A month or two ago I sent a series of e-mails to allmusic, correcting and commenting upon Francois Couture’s “song comments” for FZ. I have had no feedback for these e-mails, and none of the new details have been appended to the website either, so I thought I’d put some up here – just to while aeay time. (Because I’m unemployed, and angry, again – I must update the blog of the same name sometime soon).
Go Cry on Somebody Else’s Shoulder – after 1966, the song remained in the repertoire for the rest of the ’60s, though it was rarely performed. The only versions we know about pre-1978 are from gigs in Detroit and New York Central Park (both in 1968).
The song of course is intentionally “meaningless”, the lyrics full of self-contradictions. Who’s cheating on whom, is he rejecting her now or does he want her back, have they even had a relationship in the first place…? It may have been inspired by Ray and Frank comparing notes on their ex-wives (Ray coined the title during one such conversation), but in the end its real subject is the cliches of love songs.
Motherly Love/Wowie Zowie – performed live in 1966, see MOFO Project Object
You Didnt Try To Call Me – though prompted by a tale told by Pamela Zarubica, it devolved into another meaningless mock-love-song (see above)
Any Way The Wind Blows – though prompted by memories of FZ’s divorce it obviously underwent the familiar devolution into cliche collage (this time the question is: does the new girl exist, is he just threatening his longtime partner, and – given the context – does he have a partner to leave in the first place?) It was in the repertoire almost throughout 1971.
I’m Not Satisfied – It may be that this was partly inspired by FZ’s first divorce and his near-destitution/near-starvation whilst living in Studio Z: for once the despair sounds real, especially in the simplified Ruben & The Jets arrangement (which, unlike FC, I appreciate).
I Aint Got No Heart / Who Are The Brain Police / Help I’m A Rock – Your guess is as good as mine as to what really connects the songs (other than that blast of screaming and guitar-noise that appears in each). The only live performances of Brain Police we know about stem from 1970-71 (this being the “boogie version” captured on the Disconnected Synapses and Carnegie Hall albums). Frank described composing the songs in terms that Gail Zappa interpreted as a hallucinated ghostly-visitation. He probably “dreamt” the song in a sleep-paralysis-like state, on the borders of consciousness (hence his sensation of a threatening stranger at his shoulder dictating the song to him). Help I’m A Rock came into its own as a live vehicle for vocal and instreumental improvisation (after all, early in ’68 it gave birth to Transylvania Boogie – see Road Tapes 1 and Ahead Of Their Time). In fact it was It Can’t Happen Here which was released as a single with How Can I Be Such A Fool (in the UK it became the a-side!) The sequel to Rock is of course, It Can’t Happen Here, which was “busked” onstage on a few occasions in 1967-71 before briefly entering the core repertoire on the Spring ’74 tour. The dialog with Suzy Creamcheese took on its sexual tone as a result of some meddling from MGM – the original line (preserved in the Mothermania and MOFO alternate-edits) was “your development since you first took the shots”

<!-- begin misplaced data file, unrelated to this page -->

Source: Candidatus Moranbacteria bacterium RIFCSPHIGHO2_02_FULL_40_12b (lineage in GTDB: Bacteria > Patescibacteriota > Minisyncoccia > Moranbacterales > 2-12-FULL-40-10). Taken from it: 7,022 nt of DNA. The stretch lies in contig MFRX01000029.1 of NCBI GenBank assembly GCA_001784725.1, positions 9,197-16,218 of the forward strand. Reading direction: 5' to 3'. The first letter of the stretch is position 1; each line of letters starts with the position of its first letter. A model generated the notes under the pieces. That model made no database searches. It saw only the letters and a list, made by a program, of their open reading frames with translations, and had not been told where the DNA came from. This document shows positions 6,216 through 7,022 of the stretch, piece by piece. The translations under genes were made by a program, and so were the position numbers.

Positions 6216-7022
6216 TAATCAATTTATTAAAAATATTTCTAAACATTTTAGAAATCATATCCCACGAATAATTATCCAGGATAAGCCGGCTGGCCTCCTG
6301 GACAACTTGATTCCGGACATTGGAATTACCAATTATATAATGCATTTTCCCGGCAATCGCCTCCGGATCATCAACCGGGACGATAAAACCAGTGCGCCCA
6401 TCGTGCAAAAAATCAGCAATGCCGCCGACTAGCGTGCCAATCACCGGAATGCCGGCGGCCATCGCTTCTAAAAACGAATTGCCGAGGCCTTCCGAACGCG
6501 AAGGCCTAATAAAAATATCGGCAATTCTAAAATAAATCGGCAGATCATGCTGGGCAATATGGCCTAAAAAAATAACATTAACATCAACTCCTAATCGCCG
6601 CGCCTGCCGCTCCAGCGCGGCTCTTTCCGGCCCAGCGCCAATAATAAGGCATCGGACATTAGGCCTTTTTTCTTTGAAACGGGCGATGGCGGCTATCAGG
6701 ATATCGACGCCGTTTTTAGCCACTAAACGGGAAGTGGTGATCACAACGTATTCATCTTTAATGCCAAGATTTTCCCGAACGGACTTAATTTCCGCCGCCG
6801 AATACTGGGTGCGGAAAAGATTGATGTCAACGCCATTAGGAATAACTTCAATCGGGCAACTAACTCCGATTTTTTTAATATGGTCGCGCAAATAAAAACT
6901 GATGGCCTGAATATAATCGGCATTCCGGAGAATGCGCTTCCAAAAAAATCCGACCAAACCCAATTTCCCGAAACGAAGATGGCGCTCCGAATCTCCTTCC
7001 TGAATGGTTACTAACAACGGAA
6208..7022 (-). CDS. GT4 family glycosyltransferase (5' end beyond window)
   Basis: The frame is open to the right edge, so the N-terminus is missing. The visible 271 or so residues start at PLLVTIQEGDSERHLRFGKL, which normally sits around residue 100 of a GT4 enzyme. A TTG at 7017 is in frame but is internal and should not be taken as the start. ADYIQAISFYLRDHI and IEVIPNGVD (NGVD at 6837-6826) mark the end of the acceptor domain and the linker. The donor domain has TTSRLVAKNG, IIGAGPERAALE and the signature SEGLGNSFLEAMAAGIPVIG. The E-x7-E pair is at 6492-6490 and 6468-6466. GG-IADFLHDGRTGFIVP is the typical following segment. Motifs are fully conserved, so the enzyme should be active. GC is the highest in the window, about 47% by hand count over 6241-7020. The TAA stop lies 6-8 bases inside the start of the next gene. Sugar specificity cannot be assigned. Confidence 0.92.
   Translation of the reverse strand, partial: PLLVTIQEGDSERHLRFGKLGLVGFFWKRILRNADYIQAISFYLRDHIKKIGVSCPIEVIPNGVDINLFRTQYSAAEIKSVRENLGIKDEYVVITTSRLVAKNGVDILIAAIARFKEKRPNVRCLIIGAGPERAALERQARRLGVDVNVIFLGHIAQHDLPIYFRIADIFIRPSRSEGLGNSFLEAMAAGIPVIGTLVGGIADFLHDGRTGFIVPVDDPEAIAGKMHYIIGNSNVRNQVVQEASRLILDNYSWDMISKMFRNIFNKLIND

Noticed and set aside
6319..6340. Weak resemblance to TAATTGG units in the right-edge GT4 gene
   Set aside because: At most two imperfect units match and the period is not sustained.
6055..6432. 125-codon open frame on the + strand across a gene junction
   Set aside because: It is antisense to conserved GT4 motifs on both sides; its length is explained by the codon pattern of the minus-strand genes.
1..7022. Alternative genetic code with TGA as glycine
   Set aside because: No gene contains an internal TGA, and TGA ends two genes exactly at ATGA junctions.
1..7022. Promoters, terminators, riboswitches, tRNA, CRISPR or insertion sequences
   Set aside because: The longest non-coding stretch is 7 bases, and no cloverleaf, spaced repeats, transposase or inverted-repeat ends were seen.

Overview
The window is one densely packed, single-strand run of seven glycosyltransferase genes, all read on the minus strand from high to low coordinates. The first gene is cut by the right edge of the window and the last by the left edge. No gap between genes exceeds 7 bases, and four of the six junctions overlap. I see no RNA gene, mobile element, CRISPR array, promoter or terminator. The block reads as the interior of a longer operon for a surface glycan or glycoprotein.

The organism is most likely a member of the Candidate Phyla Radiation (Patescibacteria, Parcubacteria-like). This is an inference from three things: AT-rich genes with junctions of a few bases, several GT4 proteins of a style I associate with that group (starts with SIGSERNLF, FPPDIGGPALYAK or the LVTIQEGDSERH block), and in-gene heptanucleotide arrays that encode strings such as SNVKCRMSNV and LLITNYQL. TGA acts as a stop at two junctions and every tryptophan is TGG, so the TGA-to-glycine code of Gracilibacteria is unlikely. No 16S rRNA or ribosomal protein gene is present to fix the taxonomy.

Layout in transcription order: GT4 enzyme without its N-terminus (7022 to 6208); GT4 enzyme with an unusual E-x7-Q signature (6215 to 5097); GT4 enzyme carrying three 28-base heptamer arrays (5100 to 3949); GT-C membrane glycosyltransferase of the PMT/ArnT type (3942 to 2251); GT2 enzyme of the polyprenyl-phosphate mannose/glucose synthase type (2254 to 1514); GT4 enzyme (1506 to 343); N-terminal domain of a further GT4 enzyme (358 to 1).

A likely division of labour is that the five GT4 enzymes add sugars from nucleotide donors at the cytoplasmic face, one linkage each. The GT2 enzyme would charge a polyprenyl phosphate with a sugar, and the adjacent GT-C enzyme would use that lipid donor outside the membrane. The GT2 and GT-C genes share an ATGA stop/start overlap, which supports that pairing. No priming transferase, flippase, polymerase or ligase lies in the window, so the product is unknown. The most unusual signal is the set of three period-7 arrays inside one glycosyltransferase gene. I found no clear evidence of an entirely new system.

Return of The Son Of Monster Magnet – precisely what FZ meant to do with this material will never be known: evidently he envisaged a more elaborate “sound collage”, one which he could not realise due to studio-budget issues.
Duke Of Prunes – Ray Collins co-wrote the words but did not fight for a share of the royalties. The music originates in FZ’s score for the film Run Home Slow. No live performances are documented pre-1970 (during the very brief “MOI reunion” it was performed both vocally and instrumentally, as part of a medley). In 1972, during the so-called Petite Wazoo tour, it reached its final form, as an instrumental.
Call Any Vegetable – the arrangement began evolving into ist more familiar form (a la Just Another Band From LA/Freaks and Motherfuckers) as early as 1969. It is to be hoped take 1 of the solo section (Invocation…) is rediscovered – Bunk Gardner maintains he played better first time around.
Why Don’cha Do Me Right – this dates back to the Studio Z era: a much looser version with some entertaining adlibs can be found on Joe’s X-Masage
Big Leg Emma – the title was borrowed from a blues song (possibly by Big Joe Williams?)
Status Back Baby – the final performances of this were on the spring ’71 tour. Interestingly the original Mothers alternated between playing the song in 4/4 and (less frequently) in 12/8 as per the recording.
Son Of Suzy Creamcheese – FC could have mentioned that this is one of FZ’s many “Louie Louie” rewrites, or as someone once said, “yet another squeezing of the Richard berry!”
Brown Shoes Don’t Make It – It’s my beliefe that this controversial song has been misread by both pro- and anti- camps. FZ emphasized, as well he might, the theme that “so many politicians are sexually maladjusted – dirty old men have no business being in City Hall”. But the song also defends adolescent sexuality – the thirteen-year-old girl is not really presented as a “corrupted” victim of abuse, but rather as a self-empowered sexual freedom fighter. This message is especially “unfashionable” at the time of writing, and therefore especially necessary.
America Drinks And Goes Home – Arguably the later arrangement (performed by Jean Luc Ponty and by the “Petite Wazoo”) is more “carictaured”: deleting the vocals (and the “drunken” vocal comedy) but adding new musical elements that are just as “cartoonish” in their own way.
So that’s just the first two albums. I could fill a short book with this – and maybe I will.